In 1952, African American Ruby McCollum of Live Oak, Florida was tried and convicted of murdering a local white doctor whom she claimed had been forcing her to have sex with him for years. The Florida Supreme Court overturned the conviction due to a technicality, but McCollum was judged insane before a new trial could be convened and was placed in a state mental institution. Those who covered the trial think it was prejudicial in multiple ways, including the fact that McCollum was allowed to say little or nothing in her own defense.
I mention this because, during this case, we heard the term “paramour rights,” the notion–stemming from the days of slavery–that white men could have non-consensual sex with any Black woman they wanted with little if any consequences. In the publisher’s description of one book about the trial, McCollum is said to have murdered her “white lover” rather than killing a man she claimed had been raping her for years. The word “lover” hardly applies.
Danielle L. McGuire writes in her 2004 “The Journal of American History” article, “It Was like All of Us Had Been Raped: Sexual Violence, Community Mobilization, and the African American Freedom Struggle,” Despite a growing body of literature that focuses on the roles of black and white women and the operation of gender in the movement, sexualized violence-both as a tool of oppression and as a political spur for the movement has yet to find its place in the story of the African American freedom struggle. Rape, like lynching and murder, served as a tool of psychological and physical intimidation that expressed white male domination and buttressed white supremacy.”
My novel Conjure Woman’s Cat mentions the rape of a black woman by white males. In my fictional account, the police don’t even bother to investigate because this was, sad to say, par for the course. Black women in those days were portrayed, even in official court transcripts, as sexual Jezebels, “Nigger wenches,” and as women who liked being assaulted by white men. When they claimed they were raped in the rare instances such cases came to trial, prosecutors asked if they enjoyed it.
A “classmate” of mine (I put the word in quotes because we didn’t know each other) was one of four men who raped an African American woman at gun and knifepoint. His sister was in my high school class. We knew each other but moved in different circles, so we never discussed the crime or the impact it had upon her or the family. In the high school yearbook, X was a senior and–as such–appears wearing a black bow tie, a white jacket, and a white shirt. He was active in school activities. He didn’t look like a man who would spend the rest of his life on the sexual offender lists.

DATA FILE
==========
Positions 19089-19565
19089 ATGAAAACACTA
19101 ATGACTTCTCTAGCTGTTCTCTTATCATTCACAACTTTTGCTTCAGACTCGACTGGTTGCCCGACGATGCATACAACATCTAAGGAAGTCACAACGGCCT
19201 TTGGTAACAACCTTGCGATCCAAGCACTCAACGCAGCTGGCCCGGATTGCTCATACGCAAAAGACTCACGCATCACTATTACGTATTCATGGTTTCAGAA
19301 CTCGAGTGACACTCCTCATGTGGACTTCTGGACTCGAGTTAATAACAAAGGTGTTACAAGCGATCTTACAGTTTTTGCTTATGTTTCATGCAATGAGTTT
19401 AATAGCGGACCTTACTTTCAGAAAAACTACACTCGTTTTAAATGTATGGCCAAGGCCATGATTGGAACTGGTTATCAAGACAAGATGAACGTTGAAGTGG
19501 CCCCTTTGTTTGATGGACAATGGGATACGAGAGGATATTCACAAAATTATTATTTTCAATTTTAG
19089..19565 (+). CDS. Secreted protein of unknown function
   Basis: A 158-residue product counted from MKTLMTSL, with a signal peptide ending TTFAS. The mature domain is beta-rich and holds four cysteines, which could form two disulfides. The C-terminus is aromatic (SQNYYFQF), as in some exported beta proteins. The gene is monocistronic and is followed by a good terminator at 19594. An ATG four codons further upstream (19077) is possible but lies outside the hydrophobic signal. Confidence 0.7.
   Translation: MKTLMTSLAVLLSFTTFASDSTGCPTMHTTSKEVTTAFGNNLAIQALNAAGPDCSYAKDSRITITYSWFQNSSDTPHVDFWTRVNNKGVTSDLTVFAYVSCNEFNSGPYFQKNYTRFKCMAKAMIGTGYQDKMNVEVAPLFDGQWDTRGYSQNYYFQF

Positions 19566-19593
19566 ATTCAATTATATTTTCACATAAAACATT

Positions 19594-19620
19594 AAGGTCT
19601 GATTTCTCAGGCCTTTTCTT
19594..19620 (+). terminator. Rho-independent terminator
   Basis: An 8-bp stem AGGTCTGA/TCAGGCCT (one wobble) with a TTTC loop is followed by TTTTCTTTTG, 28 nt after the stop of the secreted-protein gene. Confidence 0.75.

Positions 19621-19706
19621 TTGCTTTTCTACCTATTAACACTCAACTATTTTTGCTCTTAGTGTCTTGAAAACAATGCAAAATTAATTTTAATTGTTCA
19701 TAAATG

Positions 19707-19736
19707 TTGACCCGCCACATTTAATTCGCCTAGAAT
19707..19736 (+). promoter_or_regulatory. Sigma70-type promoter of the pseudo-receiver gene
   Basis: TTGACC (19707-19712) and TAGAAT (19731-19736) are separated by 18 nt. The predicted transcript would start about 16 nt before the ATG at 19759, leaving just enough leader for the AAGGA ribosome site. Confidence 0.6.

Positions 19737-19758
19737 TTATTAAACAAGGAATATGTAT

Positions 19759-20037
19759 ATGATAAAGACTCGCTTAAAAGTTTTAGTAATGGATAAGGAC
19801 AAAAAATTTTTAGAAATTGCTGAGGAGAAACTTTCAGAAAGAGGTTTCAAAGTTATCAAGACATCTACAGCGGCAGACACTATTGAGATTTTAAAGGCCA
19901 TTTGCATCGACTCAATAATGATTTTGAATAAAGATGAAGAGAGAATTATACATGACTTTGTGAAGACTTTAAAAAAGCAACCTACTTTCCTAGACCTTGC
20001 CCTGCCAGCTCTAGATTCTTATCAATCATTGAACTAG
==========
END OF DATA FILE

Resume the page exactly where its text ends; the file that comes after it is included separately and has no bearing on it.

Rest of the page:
He and his sister are still alive so I won’t mention their names or the name of the victim who has passed away. I never saw an interview with the victim or any account of long-term psychological damage after the verdict was announced. She showed great courage during the trial as she described the event and never flinched under defense attempts to paint the seven sexual encounters of the evening as what she wanted.
The first surprising fact in 1959 was that X and the three other thugs who committed the crime were arrested. The second surprising fact was that they were held in jail while awaiting trial. They had confessed but claimed the sex was consensual and made light of the whole thing like it was boys having fun. The biggest surprise of all is that they were convicted and sentenced to life in prison. How unusual this way for that day and time.
Those commenting on the disparate approach in the criminal justice system to the rapes of black women by white males and the rapes of white women by black males consistently view sex with a black woman as a rite of passage for young white men. This was probably the case in Tallahassee in 1959. Many think that the late Senator Strom Thurmond’s “affair” with an underage black maid in his family’s house falls into the “rite of passage” or “paramour rights” category.
Few people knew about the segregationist’s black daughter until after he died. His black daughter Essie Mae Washington-Williams, who died in 2013, was silent about her birth father for 78 years wrote an elegant and even-handed memoir (Dear Senator) in 2006 that shows the confusion and disconnect between the black sons and daughters and their white fathers who were fascinated with black women. Commentators were quick to point out that apologists for Thurmond’s relationship with the teenage black maid employed by his family called that relationship an affair rather than statutory rape or sex under duress.
After years of executing black men for raping white women, the 1959 Tallahassee trial was a victory, a wedge driven into the status quo, a precedent showing times might be changing, even though the rapists were out on parole within six or seven years. In Conjure Woman’s Cat, the men aren’t convicted because–in the “real life” of 1954 when the novel is set–they seldom were found guilty of anything. In those days, that was life as usual.